A Protune is definitely worth it, but I would prefer to do everything all at once rather than pay for two tunes. Of course you should consider the age of the car when thinking about modifying it for more power. You didn't mention how many miles the engine has on it, but being that the car is 12 years old I wouldn't try pushing it too hard.. that is, unless you're planning on blowing the engine up so you can replace it with a new one.
 

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Discussion Starter · #12 ·
It's a non AVCS EJ20 from a JDM 02 WRX. I used the block and heads, but swapped the intake manifold and all accessories from the OEM 2005 engine. I guess it's an EJ205?
 

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hey looking to find a way to ask, I have a moderate amount of modification experience and don't want to pay extra for someone to do some dumb dumb mods to my car, I can do them myself, I want to know if it is safe for my car to drive to a tuner afterwards,
 

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I'm talking like basic mods, intake, exhaust, alternator, plugs, wires, all the easy stuff, replacing the crappy hoses that break like plastic, I'm the kind of guy that will do anything with the exception of replacing pistons or lifters or springs, that kind of stuff. I don't want to pay someone else $100s or more to do something I can accomplish on my landlord's car lift and pay him $40 for a day for his garage.
 

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You should start your own thread, but typically no. You should not slap on a bunch of bolt ons and drive anywhere. Typically if you are using a particular shop to tune your vehicle work with them to get your parts and advice. They will often sell you what they are comfortable with, know, and trust. Usually they will then provide you a limp tune to get to the shop for a full dyno tune.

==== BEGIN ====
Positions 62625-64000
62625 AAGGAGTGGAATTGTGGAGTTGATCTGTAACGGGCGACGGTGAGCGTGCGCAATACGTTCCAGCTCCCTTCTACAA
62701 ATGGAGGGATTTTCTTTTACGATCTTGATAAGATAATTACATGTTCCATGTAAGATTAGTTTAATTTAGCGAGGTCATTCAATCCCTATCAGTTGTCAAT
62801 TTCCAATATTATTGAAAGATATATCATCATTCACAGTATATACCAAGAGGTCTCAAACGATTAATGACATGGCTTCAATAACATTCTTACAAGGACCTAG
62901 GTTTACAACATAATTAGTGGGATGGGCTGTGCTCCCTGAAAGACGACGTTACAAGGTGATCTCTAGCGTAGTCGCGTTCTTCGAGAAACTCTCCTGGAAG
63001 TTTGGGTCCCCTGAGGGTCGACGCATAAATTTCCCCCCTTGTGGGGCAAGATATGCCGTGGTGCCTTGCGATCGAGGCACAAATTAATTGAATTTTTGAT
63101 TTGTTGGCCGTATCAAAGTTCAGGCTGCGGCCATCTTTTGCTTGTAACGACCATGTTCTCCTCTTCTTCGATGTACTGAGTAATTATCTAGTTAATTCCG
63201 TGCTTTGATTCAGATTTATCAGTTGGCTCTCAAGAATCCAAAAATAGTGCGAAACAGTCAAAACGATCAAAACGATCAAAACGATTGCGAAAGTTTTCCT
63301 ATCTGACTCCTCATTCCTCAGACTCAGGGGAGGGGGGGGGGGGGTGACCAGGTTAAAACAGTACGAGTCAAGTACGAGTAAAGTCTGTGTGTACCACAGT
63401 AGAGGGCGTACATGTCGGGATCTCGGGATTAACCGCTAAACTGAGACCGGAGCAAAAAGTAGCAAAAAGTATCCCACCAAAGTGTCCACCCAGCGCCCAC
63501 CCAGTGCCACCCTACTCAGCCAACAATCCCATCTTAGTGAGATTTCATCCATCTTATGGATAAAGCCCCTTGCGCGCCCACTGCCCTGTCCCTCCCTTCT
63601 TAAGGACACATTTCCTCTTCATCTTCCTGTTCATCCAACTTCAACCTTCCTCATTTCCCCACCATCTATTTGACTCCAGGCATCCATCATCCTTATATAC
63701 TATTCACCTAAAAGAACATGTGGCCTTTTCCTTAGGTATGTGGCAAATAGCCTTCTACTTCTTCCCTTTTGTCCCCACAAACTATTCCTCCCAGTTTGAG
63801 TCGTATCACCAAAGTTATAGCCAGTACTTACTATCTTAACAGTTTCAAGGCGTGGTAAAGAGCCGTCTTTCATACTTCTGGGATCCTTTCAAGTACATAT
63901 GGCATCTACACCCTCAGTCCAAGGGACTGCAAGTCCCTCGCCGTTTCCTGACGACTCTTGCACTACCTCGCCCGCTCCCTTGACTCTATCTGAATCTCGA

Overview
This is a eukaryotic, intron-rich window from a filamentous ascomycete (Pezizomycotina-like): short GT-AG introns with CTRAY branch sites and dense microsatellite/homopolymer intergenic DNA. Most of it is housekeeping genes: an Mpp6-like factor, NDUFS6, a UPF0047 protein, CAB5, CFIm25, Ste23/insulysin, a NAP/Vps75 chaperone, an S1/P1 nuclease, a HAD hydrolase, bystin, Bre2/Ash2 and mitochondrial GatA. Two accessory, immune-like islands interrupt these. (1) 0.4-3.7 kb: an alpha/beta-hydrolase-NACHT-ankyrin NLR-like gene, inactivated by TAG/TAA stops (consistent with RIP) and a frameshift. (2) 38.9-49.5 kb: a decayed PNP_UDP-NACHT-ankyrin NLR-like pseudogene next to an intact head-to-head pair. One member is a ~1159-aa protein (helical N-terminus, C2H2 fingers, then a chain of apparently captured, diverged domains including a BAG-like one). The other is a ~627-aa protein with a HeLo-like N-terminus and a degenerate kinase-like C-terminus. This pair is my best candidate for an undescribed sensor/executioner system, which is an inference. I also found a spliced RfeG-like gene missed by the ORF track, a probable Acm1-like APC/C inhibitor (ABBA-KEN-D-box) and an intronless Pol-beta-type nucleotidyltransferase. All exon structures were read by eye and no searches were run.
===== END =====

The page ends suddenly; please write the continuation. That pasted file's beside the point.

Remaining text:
I can't imagine why you would change your alternator, the stock one is more than ample, as are the stock coils, plugs, wires, and hoses. The fa20 in the 2015 and newer respond better to modifications to the intake side. So some typical upgrades include Intake, tgv deletes and egr deletes. The j-pipe or downpipe will also net you a solid amount and round out the basic beginner modifications.

I personally avoid intakes for 2 reasons. Cotton filters are garbage, and I hate the noise. However if you are deciding on going with an intake AEM makes filters called dry flow that will provide better flow than a paper filter and far superior filtering than a cotton filter. If you live somewhere dry and dusty avoid cotton filters completely. You'll never oil them right, and when you do its filtration is still poor at best.

Many companies sell staged packages and provide tunes via the Cobb AP including Cobb themselves. Tunes are not one size fits all and you'll need to buy exactly what the map notes tell you to. If it tells you its for a Cobb intake, it means that specific intake. Not AEM, not Grimmspeed, not Mishi, not ETS.

Also if your car is under warranty I would avoid this all together. Mechanics are not stupid they can tell whats been modified and returned to stock and the scan tool will clue them into the ECU being modified. This will result in you paying for any failure out of your own pocket and that gets super expensive super fast.
 

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I'm talking like basic mods, intake, exhaust, alternator, plugs, wires, all the easy stuff, replacing the crappy hoses that break like plastic, I'm the kind of guy that will do anything with the exception of replacing pistons or lifters or springs, that kind of stuff. I don't want to pay someone else $100s or more to do something I can accomplish on my landlord's car lift and pay him $40 for a day for his garage.